Dutch team wins 3,000km solar car race in Australia
Teams from across the world including Hong Kong, United States, Malaysia, India and South Africa were taking part in the race
Dominant Dutch team “Nuon” Thursday won an epic 3,000-kilometre solar car race across Australia’s outback for the third-straight year in an innovative contest showcasing new vehicle technology.
The World Solar Challenge, first run in 1987 and last held in 2015, began in the northern city of Darwin on Sunday morning with 41 competing cars, with Adelaide in South Australia state the final destination.
Cheers and chants of “Nuna” roared from the large Dutch contingent as the “Nuna 9” car – travelling at an average speed of 81.2 kilometres per hour – crossed the finish line mid-afternoon.
The US’ University of Michigan “Novum” was on track for second place ahead of Belgium’s Punch Powertrain.
The event has become one of the world’s foremost innovation challenges with teams looking to demonstrate designs that could one day lead to commercially available solar-powered vehicles for passengers.
Google co-founder Larry Page and Tesla co-founder J B Straubel are past competitors who credit the event in influencing their careers
The win is the seventh for Nuon, with their car overcoming cloudy skies as they took the lead early and stayed ahead in the elite Challenger class, which features slick, single seat aerodynamic vehicles built for sustained endurance and total energy efficiency.
The team’s winning time was 37 hours, 10 minutes and 41 seconds. When their team finished first in 2015, it took them 33.03 hours.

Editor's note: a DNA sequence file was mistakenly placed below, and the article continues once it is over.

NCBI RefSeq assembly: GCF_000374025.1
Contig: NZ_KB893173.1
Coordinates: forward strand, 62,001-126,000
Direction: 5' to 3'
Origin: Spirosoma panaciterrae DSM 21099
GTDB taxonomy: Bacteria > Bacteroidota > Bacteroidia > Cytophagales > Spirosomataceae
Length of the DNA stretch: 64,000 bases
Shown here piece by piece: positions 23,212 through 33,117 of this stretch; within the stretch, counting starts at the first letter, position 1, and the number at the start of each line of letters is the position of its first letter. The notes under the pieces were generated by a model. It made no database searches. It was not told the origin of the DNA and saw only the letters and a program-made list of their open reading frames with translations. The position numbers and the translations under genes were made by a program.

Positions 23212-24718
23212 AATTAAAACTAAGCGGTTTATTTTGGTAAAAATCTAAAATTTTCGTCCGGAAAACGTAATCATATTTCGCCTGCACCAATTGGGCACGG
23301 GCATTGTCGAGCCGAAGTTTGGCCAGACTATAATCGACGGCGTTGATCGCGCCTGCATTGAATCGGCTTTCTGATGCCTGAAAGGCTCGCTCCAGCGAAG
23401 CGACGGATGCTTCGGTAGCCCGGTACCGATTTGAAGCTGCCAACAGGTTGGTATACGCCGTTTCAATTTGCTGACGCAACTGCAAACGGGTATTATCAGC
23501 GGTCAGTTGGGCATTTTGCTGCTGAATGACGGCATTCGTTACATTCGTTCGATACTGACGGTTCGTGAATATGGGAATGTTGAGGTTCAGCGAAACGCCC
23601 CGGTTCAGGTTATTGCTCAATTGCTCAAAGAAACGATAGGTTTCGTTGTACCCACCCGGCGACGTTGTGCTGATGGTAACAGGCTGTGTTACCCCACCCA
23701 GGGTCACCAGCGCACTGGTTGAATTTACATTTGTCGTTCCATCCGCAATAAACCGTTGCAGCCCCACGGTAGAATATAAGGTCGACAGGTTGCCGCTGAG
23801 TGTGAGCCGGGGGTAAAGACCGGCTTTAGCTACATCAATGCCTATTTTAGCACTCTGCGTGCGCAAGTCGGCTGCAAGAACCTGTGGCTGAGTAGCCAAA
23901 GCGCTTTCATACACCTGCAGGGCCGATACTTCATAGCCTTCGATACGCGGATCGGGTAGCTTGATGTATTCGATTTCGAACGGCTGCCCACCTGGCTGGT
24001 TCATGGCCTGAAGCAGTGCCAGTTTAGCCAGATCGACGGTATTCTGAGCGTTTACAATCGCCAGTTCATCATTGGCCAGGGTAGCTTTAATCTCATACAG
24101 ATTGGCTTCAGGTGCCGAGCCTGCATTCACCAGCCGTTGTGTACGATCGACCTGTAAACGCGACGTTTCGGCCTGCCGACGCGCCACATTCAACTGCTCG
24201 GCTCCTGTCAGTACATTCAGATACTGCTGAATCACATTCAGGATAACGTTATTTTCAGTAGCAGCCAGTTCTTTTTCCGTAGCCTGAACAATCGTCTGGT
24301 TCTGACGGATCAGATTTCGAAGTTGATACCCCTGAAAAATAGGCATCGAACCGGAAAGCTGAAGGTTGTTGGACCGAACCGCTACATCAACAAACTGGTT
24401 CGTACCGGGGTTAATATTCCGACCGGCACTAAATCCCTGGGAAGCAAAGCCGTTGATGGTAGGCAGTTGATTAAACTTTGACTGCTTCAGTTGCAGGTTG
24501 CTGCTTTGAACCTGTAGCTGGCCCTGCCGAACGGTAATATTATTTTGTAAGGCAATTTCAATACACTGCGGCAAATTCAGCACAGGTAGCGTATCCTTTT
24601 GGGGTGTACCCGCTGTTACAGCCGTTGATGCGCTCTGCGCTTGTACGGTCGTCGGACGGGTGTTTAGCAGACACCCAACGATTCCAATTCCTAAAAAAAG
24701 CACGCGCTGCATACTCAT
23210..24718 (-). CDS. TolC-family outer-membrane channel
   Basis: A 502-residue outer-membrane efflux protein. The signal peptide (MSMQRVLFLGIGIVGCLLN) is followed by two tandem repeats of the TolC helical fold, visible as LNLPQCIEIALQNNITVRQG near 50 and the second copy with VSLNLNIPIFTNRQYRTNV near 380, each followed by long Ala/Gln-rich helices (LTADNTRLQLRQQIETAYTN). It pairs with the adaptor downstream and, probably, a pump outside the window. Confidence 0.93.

Team manager Sander Koot said they changed their strategy and driving style to cope with weather that included wind gusts of up to 60kph.
They also positioned the car so it could benefit from the windy conditions like a sailing ship, the team’s aerodynamics expert Jasper Hemmes told organisers.
There is also a Cruiser class which aims to showcase solar technology for mainstream vehicles that are more practical for day-to-day use.
Another Dutch team, Eindhoven, is on track to finish Friday and win that class, with Germany’s HS Bochum tracking second.
The vehicles are powered by the sun and mostly developed by universities or corporations, with teams hailing from Australia and across the world including Hong Kong, United States, Malaysia, India and South Africa.
The team from the Hong Kong Institute of Vocational Education (IVE) joined the race for the third time, but with a new, much lighter car called SOPHIE VI.
Cars are allowed to store a small amount of energy but most their power has to come from the sun and their vehicle’s kinetic forces.
The crews drove between 8am and 5pm each day with seven checkpoints along a route cutting through the heart of Australia’s central desert region, to get updates on their standings, the weather, and do basic maintenance.